Here is an excerpt from an interesting piece on federal Preschool Development Grants (and preschool programs generally) by a fellow at the Brookings Institution,
State pre-K, like Head Start, is a program with many staunch advocates and no reliable data demonstrating long-term positive effects. And both pre-K and Head Start are proposed for increases in funding in next year’s federal budget. The danger is that the opportunity to help poor children is being squandered on poorly conceived programs that do not accomplish what is hoped for them. In fact, both programs are inaccurately described and understood in their reality, but exist instead in some idealized fashion in the minds of policy makers and advocates. No new policy initiative should be launched without an accompanying rigorous evaluation of its effects. Researchers should insist that policies like the Preschool Development Grant are evaluated objectively to determine if they actually address the problems for which they were adopted to solve, and if they do not, are reworked until they do. It is a disservice to children to do otherwise.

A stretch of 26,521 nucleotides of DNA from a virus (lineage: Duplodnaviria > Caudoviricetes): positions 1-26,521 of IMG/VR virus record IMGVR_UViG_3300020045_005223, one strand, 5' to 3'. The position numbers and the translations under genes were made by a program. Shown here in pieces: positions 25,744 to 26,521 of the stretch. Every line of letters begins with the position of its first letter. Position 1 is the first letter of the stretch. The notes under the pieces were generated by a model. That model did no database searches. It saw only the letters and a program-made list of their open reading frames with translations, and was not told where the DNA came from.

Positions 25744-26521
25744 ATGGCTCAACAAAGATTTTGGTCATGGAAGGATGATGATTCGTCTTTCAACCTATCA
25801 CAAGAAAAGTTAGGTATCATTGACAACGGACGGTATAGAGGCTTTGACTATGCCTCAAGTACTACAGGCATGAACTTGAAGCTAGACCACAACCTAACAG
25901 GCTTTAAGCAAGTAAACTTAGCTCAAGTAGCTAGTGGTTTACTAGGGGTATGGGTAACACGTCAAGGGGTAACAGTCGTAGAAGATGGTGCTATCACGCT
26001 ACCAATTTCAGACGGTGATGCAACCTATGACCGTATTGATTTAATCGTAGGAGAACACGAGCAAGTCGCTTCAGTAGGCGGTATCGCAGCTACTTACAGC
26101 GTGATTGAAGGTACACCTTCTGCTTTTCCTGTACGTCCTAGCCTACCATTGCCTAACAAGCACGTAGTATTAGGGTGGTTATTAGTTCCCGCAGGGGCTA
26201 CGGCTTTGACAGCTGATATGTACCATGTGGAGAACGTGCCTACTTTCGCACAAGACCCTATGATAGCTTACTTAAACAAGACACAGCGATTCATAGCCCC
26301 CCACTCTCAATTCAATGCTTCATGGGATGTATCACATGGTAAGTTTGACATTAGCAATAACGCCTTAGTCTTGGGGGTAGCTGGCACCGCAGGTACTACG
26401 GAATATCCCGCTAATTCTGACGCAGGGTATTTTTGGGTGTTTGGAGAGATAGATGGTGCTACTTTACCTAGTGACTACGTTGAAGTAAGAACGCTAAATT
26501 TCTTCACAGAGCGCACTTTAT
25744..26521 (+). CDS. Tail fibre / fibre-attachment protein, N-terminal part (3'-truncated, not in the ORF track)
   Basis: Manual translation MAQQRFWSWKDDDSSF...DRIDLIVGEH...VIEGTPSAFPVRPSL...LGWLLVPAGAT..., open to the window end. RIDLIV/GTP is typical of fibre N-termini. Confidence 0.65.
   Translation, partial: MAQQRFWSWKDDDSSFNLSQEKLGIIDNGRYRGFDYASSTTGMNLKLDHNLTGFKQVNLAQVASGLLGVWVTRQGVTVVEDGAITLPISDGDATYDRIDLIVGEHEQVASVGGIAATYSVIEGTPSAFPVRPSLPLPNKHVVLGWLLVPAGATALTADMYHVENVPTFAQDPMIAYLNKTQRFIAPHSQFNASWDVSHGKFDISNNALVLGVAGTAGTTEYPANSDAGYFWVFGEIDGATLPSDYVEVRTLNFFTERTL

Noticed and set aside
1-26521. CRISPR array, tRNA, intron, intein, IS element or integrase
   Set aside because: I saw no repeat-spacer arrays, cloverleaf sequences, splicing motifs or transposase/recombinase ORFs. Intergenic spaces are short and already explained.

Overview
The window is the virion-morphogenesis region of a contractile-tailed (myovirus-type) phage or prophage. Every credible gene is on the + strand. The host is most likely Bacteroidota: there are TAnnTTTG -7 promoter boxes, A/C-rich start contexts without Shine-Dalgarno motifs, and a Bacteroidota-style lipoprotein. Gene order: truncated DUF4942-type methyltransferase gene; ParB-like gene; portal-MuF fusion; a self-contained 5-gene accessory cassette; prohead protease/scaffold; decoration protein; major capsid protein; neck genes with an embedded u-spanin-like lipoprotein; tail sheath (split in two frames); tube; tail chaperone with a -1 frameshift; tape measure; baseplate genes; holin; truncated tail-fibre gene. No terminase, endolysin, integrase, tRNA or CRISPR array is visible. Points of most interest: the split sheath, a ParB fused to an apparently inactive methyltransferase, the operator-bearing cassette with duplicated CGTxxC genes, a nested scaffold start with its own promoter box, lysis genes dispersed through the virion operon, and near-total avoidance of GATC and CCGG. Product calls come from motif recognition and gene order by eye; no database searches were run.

Indeed, good intentions are not enough. Quality programs for low-income children and rigorous evaluation of those programs are essential.